“We see it as being $10m in funding between government and philanthropic funding as well,” he said.
“We’ll be doing commercial deals with ‘right fit’ companies to run the bus and the digital footprint of how it gets out, through the internet.
“It’s about corporate Australia - and overseas companies as well - giving back too.”
Ministerial support but nothing signed, yet
Senator Sterle said the Indigenous Affairs Minister Nigel Scullion had taken the lead for the federal Coalition government on the initiative and had been “absolutely, fantastically supportive” and those talks were continuing, in the absence of a written agreement.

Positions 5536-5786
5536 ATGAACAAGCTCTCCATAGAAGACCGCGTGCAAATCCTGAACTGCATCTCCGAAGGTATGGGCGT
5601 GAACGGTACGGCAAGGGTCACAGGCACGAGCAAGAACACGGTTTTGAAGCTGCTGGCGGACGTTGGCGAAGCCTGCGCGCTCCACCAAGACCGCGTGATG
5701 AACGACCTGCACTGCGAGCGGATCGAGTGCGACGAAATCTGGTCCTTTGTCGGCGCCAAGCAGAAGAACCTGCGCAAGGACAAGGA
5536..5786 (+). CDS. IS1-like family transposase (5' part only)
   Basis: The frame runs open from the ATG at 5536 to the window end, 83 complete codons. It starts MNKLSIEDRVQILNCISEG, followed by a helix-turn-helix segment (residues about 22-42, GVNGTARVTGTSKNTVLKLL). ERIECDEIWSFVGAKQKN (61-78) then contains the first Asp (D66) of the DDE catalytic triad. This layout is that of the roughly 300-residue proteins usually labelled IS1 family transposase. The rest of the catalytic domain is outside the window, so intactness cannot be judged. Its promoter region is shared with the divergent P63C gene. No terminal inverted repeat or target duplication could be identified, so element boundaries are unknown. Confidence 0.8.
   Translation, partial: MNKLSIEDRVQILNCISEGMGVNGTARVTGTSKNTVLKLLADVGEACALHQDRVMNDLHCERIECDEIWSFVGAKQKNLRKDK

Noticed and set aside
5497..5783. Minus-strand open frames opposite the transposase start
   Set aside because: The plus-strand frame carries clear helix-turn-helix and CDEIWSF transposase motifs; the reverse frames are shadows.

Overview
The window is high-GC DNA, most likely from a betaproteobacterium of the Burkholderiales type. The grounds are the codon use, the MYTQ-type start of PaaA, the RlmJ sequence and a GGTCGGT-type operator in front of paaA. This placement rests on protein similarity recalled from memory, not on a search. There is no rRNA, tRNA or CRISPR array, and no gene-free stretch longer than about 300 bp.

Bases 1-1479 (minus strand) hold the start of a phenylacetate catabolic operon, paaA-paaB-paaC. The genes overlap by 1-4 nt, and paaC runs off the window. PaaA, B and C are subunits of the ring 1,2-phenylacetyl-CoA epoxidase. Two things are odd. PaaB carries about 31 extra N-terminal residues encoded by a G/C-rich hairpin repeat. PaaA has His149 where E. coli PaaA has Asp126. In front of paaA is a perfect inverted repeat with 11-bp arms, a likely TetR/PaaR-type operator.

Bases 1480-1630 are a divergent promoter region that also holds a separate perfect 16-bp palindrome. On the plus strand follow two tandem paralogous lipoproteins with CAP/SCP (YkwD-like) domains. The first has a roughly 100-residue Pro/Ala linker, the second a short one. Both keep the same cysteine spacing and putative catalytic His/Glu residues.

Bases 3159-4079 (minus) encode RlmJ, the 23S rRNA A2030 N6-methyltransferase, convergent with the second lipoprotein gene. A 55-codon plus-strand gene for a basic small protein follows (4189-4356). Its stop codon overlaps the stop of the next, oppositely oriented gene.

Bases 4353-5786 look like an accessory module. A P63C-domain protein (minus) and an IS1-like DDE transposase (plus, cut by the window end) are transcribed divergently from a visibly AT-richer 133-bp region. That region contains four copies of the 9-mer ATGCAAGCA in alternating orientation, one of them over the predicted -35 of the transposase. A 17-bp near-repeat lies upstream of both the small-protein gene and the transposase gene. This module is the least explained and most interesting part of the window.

He said while a commitment to the entire $2m was not yet given, the government had provided $50,000 in seed funding to start the Australian build, of the educational bus.
Senator Sterle said federal Communications and Arts Minister Mitch Fifield had also been “very, very engaging” on the request, as had Education Minister Simon Birmingham.
“Sadly I haven’t had support from Minister Joyce but I’d love to see Barnaby engaged,” he said of the Deputy Prime Minister and Nationals leader.
Senator Sterle said Labor was “on board” and Mr Chugg said Opposition leader Bill Shorten had indicated his unambiguous backing, in talks held earlier this year.
“Bill made it very clear that he’s totally 100 per cent behind it,” he said.